|Beautiful Jacaranda trees growing in our street|
It's a lovely time of year with the Jacaranda trees in flower and my Dancing Lady orchids (oncidiums) producing beautiful golden sprays of colour this year. I feel as if I have lost a week though, as I started this post a week ago and then we received news that our brother-in-law was in intensive care in Rockhampton which is in Central Queensland, following surgery. Jim is blind and has been for over 20years, he is incredibly independent though. But his blindness adds extra complications to any health issues. Knowing that Jim's children and family in NSW wouldn't be able to visit him because of Covid restrictions and other family couldn't get there until Monday we drove down, after all Mackay is only 350 kms up the road from Rky. Rockhampton is my hometown, so it is always nice to go back, perhaps under better circumstances though. We drove home yesterday after 6 days of visiting the hospital, and Jim seems to be doing quite well in rehab at the Mater Hospital now so I'm so pleased we could be there for him. The staff at the Rockhampton Base Hospital provided excellent care for him.
|Dancing Lady orchids|
A highlight of the trip though was that Mr. HRK and I found a grove of Common mango trees where we took our dog Locky for a walk each day, still green but ready for picking, and perfect for making mango chutney. So my handyman husband repaired Jim's specially designed mango picker, and on Wednesday we picked two bags of mangoes. We needed enough mangoes for 2 kilos of mango flesh. Jim also has a thriving Bowen Mango tree in his backyard, so we picked all of those for him and brought back just a dozen for ourselves. Common mangoes don't have the lovely pink blush around the stalk that the Bowen mangoes have, as they ripen then turn yellow.
It's interesting though that the mangoes in Mackay are still not ready for harvesting despite being further North, Rky has surprisingly had more rain than us. So today in my kitchen can you guess what I've been doing all morning, yes my friends, making mango chutney as some of the mangoes have started to ripen already with the warmer weather around. The mangoes need to be very green and hard for making chutney or the flesh will just break down too easily in the chutney. The result, 13 jars of spicy and sweet mango chutney which I am very pleased with. Mr. HRK peeled them while I sliced them up, and then I cooked up the mixture in a large pot, outside in our patio BBQ area on the gas burner, our outdoor kitchen. It took 45 minutes. So it's Mango Madness here in the North, or anywhere where there are mangoes growing, heralding the beginning of the Christmas preparations. Traditionally mango chutney is eaten with ham on Christmas. Day. However we eat it all year round.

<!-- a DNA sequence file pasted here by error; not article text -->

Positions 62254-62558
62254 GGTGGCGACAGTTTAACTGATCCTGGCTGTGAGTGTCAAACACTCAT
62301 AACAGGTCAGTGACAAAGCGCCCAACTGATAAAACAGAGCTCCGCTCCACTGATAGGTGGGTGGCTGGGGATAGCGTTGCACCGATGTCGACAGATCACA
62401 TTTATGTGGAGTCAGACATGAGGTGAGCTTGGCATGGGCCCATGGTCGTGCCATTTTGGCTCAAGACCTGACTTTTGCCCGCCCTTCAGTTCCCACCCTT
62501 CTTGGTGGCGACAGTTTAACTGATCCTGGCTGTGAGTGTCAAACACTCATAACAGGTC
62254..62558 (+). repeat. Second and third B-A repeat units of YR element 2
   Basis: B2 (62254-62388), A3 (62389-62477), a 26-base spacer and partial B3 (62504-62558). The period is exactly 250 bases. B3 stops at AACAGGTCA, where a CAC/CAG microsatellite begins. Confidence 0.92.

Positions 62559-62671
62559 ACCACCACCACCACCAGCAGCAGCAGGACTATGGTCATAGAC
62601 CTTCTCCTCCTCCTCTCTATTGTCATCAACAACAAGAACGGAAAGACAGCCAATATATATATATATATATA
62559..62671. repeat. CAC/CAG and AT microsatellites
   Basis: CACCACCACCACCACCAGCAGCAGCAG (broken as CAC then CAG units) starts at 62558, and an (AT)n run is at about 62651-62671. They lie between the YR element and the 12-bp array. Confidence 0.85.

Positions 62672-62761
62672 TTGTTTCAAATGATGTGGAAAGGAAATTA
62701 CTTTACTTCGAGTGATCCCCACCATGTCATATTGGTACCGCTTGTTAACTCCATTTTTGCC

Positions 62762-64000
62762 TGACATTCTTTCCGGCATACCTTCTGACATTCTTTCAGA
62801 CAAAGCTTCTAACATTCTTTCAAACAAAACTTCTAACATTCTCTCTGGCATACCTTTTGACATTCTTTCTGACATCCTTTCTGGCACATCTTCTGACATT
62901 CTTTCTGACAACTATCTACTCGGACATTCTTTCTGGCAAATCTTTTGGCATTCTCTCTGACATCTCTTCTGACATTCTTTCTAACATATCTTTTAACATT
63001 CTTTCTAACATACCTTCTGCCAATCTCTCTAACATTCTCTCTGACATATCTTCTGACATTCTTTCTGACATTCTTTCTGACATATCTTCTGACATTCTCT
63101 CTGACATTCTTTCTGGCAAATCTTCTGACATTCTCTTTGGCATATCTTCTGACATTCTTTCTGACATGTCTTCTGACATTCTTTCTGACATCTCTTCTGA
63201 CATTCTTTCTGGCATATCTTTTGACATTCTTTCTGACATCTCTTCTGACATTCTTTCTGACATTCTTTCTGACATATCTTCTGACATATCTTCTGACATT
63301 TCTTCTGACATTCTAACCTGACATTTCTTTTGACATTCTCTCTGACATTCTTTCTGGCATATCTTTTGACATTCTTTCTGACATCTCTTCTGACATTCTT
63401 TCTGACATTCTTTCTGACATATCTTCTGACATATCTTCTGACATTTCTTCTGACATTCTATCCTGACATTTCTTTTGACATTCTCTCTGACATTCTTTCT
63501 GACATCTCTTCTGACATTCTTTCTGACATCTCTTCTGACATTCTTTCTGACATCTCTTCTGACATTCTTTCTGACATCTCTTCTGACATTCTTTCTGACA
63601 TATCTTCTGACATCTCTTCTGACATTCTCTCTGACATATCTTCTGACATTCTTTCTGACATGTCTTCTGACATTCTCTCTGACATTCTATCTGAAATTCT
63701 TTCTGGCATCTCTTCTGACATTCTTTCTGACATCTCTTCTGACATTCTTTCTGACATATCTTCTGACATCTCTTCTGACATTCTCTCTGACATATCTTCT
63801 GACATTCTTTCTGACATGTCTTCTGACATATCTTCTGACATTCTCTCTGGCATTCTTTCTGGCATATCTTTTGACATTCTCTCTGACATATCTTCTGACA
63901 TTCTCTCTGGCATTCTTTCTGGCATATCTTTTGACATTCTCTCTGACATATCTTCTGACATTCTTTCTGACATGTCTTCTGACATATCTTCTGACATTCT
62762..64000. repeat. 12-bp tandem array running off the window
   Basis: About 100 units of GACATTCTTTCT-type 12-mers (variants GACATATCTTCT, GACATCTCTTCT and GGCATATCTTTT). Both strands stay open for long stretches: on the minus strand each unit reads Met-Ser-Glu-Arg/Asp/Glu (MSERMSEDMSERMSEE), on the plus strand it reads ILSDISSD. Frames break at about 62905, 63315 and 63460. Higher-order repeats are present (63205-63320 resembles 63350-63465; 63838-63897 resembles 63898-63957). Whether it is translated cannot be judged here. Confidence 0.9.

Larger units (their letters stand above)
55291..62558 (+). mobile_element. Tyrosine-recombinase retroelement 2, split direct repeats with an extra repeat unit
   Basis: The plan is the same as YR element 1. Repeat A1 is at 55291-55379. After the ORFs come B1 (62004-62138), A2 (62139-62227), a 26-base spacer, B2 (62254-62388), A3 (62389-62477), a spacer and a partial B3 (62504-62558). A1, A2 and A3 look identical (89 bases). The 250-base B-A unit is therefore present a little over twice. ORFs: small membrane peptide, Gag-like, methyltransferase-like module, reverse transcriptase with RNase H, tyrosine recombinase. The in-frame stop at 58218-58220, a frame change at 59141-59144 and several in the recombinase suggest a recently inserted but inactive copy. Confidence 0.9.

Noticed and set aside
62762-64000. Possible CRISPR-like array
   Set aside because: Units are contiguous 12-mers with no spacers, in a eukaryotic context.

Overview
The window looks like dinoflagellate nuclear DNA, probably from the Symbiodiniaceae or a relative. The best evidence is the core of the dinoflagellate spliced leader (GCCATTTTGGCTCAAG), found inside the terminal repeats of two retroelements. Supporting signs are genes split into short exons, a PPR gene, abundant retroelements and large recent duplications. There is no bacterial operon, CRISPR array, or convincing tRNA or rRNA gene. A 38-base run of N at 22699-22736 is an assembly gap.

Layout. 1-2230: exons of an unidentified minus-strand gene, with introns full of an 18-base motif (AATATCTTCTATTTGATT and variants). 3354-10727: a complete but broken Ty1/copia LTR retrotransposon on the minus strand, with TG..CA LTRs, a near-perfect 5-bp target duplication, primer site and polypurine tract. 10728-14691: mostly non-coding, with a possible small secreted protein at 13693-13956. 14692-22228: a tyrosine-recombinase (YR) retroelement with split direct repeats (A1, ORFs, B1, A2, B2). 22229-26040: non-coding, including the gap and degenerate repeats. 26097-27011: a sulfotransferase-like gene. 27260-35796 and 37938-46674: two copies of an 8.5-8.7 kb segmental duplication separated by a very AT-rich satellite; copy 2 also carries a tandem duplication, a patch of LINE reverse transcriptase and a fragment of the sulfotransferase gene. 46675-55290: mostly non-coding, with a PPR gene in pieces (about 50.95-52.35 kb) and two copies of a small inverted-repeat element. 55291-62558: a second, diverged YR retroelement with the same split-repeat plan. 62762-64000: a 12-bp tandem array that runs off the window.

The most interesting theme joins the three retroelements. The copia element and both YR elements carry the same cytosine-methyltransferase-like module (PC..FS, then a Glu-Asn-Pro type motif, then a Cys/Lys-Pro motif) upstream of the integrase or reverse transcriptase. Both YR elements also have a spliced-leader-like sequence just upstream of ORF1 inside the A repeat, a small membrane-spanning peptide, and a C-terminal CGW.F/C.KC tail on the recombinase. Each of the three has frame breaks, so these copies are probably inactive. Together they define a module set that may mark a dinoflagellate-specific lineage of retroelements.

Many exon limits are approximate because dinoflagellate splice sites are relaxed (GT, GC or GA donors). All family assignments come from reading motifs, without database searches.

Click here for my Mango Chutney recipe on a previous post.
|All the ingredients are in the pot, ready for cooking|
|My latest batch of mango chutney still to be labelled and stored.|
Just before we left for Rockhampton, I made this delicious Chicken, Tomato and Basil traybake using up some fresh tomatoes given to me by my wonderful friend Irena. It was delicious. I'll put up the recipe one day soon.
My sweet Italian basil is growing beautifully this year, so I made some pesto from it. It was so delicious, the best pesto I have ever made, mainly because I think the basil was so fresh. The pesto is all gone, so I need to make some more. However here is the recipe I used from River Cottage Veg everyday, written by Hugh Fearnley-Whittingstall. A great recipe book and never far from my kitchen.
Put the toasted pine nuts into the food processor along with the herbs, garlic, grated cheese and lemon zest. Blitz to a paste, then, with the motor running, slowly pour in the olive oil until you have a thick, sloppy puree. Scrape the pesto into a bowl and season with salt, pepper and a good squeeze of lemon juice. This will keep in the refrigerator for a few days. Sometimes I make a pasta dish using this pesto with new potatoes, and green beans. Delicious!
Below is my Brassia Rex orchid in flower at this time of year. It's quite an un usual flower.
Nasturtiums from a friend make a lovely posy in a vase in the kitchen. This is the last of them now unfortunately that the Summer heat takes it's toll on some garden plants.
I started sewing a couple of weeks ago, and made this book bag for Hugo our grandson, and sent it in a Christmas parcel over to the Falkland Islands with a book inside of course. I really enjoy sewing once I get started. This is an easy project and very useful. I'll be making some more for the children in the future.
I've written this post as part of the In My Kitchen series hosted by Sherrys Pickings. It is worthwhile dropping over to her posts if you haven't already
We are so fortunate here in Queensland that life continues pretty much as normal now, however we are aware that the the Covid pandemic situation overseas is still very concerning. You are all in our thoughts and prayers and one of the biggest global challenges now is to produce and distribute a reliable vaccine that immunises populations across the world against this dreadful virus.
That's all folks, have a safe weekend. My next project today, soaking the fruit and nuts for this years Christmas cake.